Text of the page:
If you are 62 or older, you can consider a reverse mortgage to use the equity in your home as a source of funds. Repayment is not due until you die, relocate or sell your home. While reverse mortgages are beneficial to some homeowners as they age, they are not the best solution for all situations, and there are several types of reverse mortgage scams you need to be aware of.
Repair payment scams fall into two categories:
The most common occurs when a contractor who “was just driving by” approaches the homeowner, noting something dangerously wrong with their house.
The homeowner receives a no-money-down for repairs offer via email or U.S. mail, or a phone call pushing home repair or remodeling.
The contractors involved in these scams may misrepresent themselves as being licensed. Once they make a sales pitch and provide an estimate, usually for an exorbitant amount, the homeowner is expected to balk at the pricing. The scammer then spins a tale of free money available to the homeowner in the form of a reverse mortgage.
There are multiple problems with this situation. First, the contractors may not be licensed and may not perform quality work. Second, the repairs and renovations may be unnecessary and pushed on individuals with strong-arm sales tactics. Third, a reverse mortgage is not free money and it must be paid back with interest and fees when the person leaves the home. Fourth, the reverse mortgage suggested by the supposed contractor may be a disreputable lender with their own scams to target people.
Much like repair payment scams, these scams target seniors with strong-arm sales tactics for services the homeowner does not initially want or need. There are multiple versions of this type of scam:
Most commonly, seniors are pressured by either an unethical real estate agent or lender (or both) to purchase a fixer-upper smaller home, saying it’s a great bargain. In reality, the homes are often better suited for demolition than repair or residence. These agents or loan officers will push something called a Home Equity Conversion Mortgage (HECM) and the idea that it is a Federal Program, making it sound like free money. In reality, this is an FHA-insured reverse mortgage loan that has to be paid back with fees and interest.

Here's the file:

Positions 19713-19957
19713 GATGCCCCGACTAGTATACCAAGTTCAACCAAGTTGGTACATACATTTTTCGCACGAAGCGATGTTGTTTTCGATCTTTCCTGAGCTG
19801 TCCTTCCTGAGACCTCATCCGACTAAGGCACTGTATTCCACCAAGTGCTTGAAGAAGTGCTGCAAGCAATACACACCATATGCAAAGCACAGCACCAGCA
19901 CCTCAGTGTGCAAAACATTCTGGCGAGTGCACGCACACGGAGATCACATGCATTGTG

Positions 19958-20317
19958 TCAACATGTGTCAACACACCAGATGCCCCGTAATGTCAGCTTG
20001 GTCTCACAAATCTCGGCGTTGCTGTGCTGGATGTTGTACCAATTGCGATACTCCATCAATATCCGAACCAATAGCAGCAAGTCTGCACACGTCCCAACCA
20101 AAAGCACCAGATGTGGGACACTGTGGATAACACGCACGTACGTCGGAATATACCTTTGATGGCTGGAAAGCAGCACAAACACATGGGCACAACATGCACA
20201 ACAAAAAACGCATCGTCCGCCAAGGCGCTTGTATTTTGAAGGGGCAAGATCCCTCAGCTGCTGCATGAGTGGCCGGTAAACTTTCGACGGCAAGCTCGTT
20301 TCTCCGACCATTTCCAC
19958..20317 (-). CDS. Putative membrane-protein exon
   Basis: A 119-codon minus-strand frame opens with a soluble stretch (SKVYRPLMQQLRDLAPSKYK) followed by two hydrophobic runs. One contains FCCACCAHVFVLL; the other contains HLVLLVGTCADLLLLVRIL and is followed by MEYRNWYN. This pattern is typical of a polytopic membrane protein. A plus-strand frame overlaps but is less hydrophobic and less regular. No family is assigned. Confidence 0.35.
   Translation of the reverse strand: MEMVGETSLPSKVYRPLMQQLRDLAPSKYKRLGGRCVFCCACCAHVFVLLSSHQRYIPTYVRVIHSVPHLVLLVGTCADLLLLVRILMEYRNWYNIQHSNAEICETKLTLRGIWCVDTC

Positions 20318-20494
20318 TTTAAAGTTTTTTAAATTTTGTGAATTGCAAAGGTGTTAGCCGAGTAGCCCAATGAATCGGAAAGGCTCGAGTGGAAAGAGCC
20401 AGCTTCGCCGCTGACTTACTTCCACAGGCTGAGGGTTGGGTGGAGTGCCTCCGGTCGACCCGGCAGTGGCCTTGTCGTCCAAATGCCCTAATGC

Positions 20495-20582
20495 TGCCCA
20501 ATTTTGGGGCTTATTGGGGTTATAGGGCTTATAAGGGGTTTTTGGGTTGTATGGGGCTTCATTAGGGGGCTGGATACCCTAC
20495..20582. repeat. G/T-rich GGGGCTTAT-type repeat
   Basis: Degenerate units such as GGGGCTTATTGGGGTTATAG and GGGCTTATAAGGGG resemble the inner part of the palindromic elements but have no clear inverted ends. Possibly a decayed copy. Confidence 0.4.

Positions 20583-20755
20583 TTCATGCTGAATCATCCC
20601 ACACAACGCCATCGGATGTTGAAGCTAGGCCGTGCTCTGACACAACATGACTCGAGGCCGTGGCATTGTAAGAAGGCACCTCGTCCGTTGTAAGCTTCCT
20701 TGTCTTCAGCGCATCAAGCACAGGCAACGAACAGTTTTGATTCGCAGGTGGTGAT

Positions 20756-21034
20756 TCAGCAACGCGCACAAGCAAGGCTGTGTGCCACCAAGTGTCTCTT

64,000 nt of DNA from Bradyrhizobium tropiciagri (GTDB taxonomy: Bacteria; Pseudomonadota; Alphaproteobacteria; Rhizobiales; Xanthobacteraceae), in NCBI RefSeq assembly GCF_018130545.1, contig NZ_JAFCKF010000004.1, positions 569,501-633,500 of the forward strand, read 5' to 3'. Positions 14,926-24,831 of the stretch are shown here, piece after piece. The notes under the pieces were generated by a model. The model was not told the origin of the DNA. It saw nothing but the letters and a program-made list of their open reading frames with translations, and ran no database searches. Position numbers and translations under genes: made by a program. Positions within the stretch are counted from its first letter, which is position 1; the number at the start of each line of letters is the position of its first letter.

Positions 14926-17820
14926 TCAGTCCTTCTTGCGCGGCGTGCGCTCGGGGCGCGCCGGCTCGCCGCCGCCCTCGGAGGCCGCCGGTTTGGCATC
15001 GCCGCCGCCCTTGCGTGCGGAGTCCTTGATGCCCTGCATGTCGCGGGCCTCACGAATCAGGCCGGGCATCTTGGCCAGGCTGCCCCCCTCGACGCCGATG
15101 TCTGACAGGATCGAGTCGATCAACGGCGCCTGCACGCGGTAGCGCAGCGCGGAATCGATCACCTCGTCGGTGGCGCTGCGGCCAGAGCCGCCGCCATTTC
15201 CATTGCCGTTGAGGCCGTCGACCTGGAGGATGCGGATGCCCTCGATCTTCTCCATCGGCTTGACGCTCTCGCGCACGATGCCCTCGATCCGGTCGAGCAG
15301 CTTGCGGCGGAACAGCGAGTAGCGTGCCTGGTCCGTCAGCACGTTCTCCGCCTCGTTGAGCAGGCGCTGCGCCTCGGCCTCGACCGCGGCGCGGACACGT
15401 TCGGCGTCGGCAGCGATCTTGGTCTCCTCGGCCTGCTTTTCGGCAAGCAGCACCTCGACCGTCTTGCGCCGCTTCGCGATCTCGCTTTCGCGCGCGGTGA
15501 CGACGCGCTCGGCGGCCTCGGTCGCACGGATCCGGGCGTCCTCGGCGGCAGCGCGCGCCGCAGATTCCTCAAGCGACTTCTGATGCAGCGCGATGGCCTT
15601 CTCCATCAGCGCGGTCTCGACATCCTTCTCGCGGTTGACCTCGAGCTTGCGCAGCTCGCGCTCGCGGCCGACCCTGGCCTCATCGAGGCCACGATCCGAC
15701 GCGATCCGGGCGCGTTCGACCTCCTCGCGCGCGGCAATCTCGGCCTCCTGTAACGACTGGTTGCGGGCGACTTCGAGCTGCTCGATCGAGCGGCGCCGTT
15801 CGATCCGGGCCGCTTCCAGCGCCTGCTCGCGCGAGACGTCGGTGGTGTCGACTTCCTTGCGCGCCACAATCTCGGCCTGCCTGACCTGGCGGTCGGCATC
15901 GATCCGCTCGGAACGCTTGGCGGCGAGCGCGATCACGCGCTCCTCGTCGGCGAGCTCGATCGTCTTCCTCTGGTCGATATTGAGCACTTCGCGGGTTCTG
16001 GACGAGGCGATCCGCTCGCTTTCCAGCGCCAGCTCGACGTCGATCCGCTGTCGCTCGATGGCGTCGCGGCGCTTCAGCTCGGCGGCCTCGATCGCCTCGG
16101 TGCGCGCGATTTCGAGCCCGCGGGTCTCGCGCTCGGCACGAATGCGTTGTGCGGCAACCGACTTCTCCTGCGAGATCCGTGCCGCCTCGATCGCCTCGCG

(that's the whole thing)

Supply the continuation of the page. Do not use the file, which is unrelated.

Another misrepresentation as a Government Program Scam happens when a person posing as a financial advisor specializing in senior services offers free financial help and then suggests a HECM as a government program homeowners can use to pay off their bills. Regardless of the setup, details given are vague and the fact is hidden that these loans are not a benefit to seniors and must be repaid.
Misrepresentation of terms scams start most often as advertisements in the mail, on TV or on the internet. The ads promise free money, no loan repayment required or other outrageous claims. Individuals are told they can’t lose their home for non-payment. These companies often seek to make themselves seem trustworthy by employing celebrity spokespeople to deliver the marketing message to senior consumers.
The Mortgage Acts and Practices Advertising Rule outlaws misleading claims in advertising for mortgage products and the Consumer Financial Protection Bureau has fined multiple companies for such misleading claims, such as being largest reverse mortgage lender in the United States. All three were ordered to cease deceptive advertisements by the CFPB. Many other companies have been investigated by the CFPB because of deceptive practices. In collecting advertisements for review, the CFPB found “many contained confusing, incomplete, and inaccurate statements regarding borrower requirements, government insurance, and borrower risks.”
Sadly, there are cases of custodians, financial advisors or family members encouraging seniors to take out reverse home equity lines or mortgages. The scammer manages to pocket the money instead of using the funds for the individual’s intended purpose, making the monthly loan payments, or does not act on the homeowner’s behalf after they die and keeps money meant to pay off the reverse mortgage. In some cases, those with access to a relative’s personal information commit identity fraud by purchasing a home using a reverse mortgage set up in the person’s name.
There are several ways to avoid falling victim to reverse mortgage scams.
Being aware of potential scams associated with reverse mortgages removes the uneasy feeling often associated with this type of mortgage. If you ever have any questions about the legitimacy of a reverse mortgage, contact a reverse mortgage counseling agency.
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